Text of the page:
Patents gone wild!

Patents are government enforced monopolies that are granted to encourage innovation.   There is no natural property right in “intellectual property” (IP).  Natural property rights exist in physical things.  If you create or obtain property by peaceful and honest means, then you have a natural right to keep and defend that property against those who would use force or fraud to take your property from you.  Governments are created to help protect those rights.

Throughout most of human history there has been no recognition of  patents.    Anyone could copy a good idea from anyone else.  Only Kings or other dictators bestowed monopolies to favored groups and used force to stop those who infringed on the monopoly.  The inventor of the first wheel had a natural property right in that specific wheel.  Other people who made similar copies for themselves did not take anything away from the original creator.  Why should force be allowed to stop someone from copying from someone else?  Do the ends justify the mean?  Isn’t it immoral to use force to stop a peaceful person from doing something that does no harm to others?

It is wrong to assume that people would not be inventive if they had no patent protection.  They might be more inventive and more creative.  Do a thought experiment:  What would happen if there were no patents?  Might there not be more and faster invention?  As much as possible, inventors would try to keep their manufacturing processes secret.  But keeping such secrets would be very difficult, if not impossible in many cases.  Inventors would also try to use contracts to prevent people from copying their inventions.  Contracts would give them some protection, but only against those who are party to the contracts.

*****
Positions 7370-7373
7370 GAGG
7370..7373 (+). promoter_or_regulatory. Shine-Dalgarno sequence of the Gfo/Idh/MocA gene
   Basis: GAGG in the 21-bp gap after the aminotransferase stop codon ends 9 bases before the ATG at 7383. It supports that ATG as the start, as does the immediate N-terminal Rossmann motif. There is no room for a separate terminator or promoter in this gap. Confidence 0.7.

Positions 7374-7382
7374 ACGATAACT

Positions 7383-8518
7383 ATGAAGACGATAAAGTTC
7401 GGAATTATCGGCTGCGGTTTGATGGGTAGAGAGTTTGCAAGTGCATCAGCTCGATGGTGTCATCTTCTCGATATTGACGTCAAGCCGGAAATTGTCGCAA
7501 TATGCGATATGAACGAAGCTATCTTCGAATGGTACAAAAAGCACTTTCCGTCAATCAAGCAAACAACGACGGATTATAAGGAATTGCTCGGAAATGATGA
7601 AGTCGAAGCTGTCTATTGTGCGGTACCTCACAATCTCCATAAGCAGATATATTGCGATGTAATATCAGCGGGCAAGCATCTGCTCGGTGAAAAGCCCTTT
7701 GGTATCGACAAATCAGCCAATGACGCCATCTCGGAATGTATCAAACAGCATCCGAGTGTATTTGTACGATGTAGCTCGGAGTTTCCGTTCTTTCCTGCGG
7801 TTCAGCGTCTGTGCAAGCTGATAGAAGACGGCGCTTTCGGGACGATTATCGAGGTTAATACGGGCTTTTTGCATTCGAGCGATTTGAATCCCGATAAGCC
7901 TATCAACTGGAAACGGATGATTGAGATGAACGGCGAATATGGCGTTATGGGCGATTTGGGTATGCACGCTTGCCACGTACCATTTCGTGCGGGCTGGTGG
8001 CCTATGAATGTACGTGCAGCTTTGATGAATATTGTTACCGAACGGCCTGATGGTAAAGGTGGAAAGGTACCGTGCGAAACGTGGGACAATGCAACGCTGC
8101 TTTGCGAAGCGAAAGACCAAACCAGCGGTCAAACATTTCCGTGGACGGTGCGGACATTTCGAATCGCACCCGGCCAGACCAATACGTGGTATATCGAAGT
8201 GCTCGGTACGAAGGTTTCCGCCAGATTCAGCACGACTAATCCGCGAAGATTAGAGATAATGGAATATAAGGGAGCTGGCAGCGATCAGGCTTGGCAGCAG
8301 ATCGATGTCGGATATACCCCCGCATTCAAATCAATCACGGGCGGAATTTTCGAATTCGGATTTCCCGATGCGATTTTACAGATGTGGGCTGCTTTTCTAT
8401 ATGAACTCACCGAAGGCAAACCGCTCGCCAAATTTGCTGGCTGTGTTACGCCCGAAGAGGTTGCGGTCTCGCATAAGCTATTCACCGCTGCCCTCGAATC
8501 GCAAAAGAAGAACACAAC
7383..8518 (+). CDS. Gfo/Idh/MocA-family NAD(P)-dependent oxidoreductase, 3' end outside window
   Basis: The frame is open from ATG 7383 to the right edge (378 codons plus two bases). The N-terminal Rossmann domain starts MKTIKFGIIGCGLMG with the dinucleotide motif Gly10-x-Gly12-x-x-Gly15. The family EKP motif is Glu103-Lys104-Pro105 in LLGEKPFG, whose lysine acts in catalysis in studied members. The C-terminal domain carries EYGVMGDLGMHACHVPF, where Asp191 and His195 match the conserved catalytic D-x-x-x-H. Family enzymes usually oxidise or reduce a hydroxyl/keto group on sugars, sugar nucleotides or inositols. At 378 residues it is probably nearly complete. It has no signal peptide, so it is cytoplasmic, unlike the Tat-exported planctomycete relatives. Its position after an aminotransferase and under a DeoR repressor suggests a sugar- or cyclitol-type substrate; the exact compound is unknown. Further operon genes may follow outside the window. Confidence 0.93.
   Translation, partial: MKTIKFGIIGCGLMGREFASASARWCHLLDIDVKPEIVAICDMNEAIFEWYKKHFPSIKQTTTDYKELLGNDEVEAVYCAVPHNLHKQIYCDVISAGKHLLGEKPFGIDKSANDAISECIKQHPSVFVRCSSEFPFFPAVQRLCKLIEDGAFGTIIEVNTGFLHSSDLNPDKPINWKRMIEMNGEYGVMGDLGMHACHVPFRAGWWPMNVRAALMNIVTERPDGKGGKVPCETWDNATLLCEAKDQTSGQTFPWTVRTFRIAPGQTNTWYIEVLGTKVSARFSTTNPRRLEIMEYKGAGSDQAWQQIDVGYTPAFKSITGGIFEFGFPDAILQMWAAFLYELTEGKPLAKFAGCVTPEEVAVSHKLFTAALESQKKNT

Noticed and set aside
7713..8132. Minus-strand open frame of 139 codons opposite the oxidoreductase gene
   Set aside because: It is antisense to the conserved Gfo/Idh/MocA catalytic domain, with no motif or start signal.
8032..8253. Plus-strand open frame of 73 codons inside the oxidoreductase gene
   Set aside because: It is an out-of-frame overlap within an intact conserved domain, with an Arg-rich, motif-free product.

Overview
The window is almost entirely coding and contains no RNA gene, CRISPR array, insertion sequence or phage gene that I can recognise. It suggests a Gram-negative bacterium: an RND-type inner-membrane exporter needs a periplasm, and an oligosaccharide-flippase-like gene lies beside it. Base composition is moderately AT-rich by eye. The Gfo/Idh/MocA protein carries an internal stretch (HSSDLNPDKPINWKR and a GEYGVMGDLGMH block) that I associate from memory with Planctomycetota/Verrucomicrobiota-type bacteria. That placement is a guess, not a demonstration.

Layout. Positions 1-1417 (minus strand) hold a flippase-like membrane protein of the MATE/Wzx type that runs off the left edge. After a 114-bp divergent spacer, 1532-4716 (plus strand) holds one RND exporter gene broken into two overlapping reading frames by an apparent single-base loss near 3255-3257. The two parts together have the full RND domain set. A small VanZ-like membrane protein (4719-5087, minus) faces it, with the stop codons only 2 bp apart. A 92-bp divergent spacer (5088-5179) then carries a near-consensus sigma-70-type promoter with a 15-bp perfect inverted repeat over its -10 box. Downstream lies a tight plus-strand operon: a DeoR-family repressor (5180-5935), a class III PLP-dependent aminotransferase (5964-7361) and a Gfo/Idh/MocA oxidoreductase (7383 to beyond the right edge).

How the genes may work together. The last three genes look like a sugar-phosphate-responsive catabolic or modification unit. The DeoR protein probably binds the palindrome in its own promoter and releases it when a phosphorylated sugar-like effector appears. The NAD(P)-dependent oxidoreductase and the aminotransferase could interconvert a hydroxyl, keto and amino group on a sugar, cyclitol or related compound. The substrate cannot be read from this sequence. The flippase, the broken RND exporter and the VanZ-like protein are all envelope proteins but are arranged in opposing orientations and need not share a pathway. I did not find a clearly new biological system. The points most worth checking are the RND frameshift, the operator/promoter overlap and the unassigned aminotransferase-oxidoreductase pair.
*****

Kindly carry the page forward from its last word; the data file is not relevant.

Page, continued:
Patents are supposed to be granted only for original inventions that are not obvious.  In the recent case between Apple and Samsung, one of the patents which Apple successfully defended was the “look and feel” of the IPhone, including the rounded corners and the “bounce-back” screen.  Mercedes Benz has a new TV ad where they tout that they have over 80,000 patents.  (See: http://www.youtube.com/watch?v=yc6CejduPP0)  Is that a good thing?  Today, it is becoming very difficult to create anything technical without infringing on someone else’s patent.  What government gives, government can take away.  Until we get rid of patents, our government should get much more conservative about what types of inventions get patent protection and about how much time the patent is granted for.

In the case of drugs and medical devices, I would feel much better about our government providing for our “general welfare” by funding medical research if no patents were allowed if taxpayer money is used in anyway to fund the development.  Inventions based on taxpayer funded medical and technological research, or based on research done at public universities should not be patentable, either by the States or the universities.  They should be left in the public domain for the benefit of all citizens.

New Iowa protectionist law effective 7/1/2012!

On 7/1/2012, the Sunday Register reported on new Iowa laws which took effect on that day. One prohibits auctioneers who don’t have a real estate license from holding open houses before they hold the auction. Multiple choice: What was the reason for this law: A.) Protect auctioneers with real estate licenses from competition. B.) Protect licensed real estate agents from competition. C.) Increase revenues to the regulating agency. D.) Protect the public. I only know that the answer is not “D”.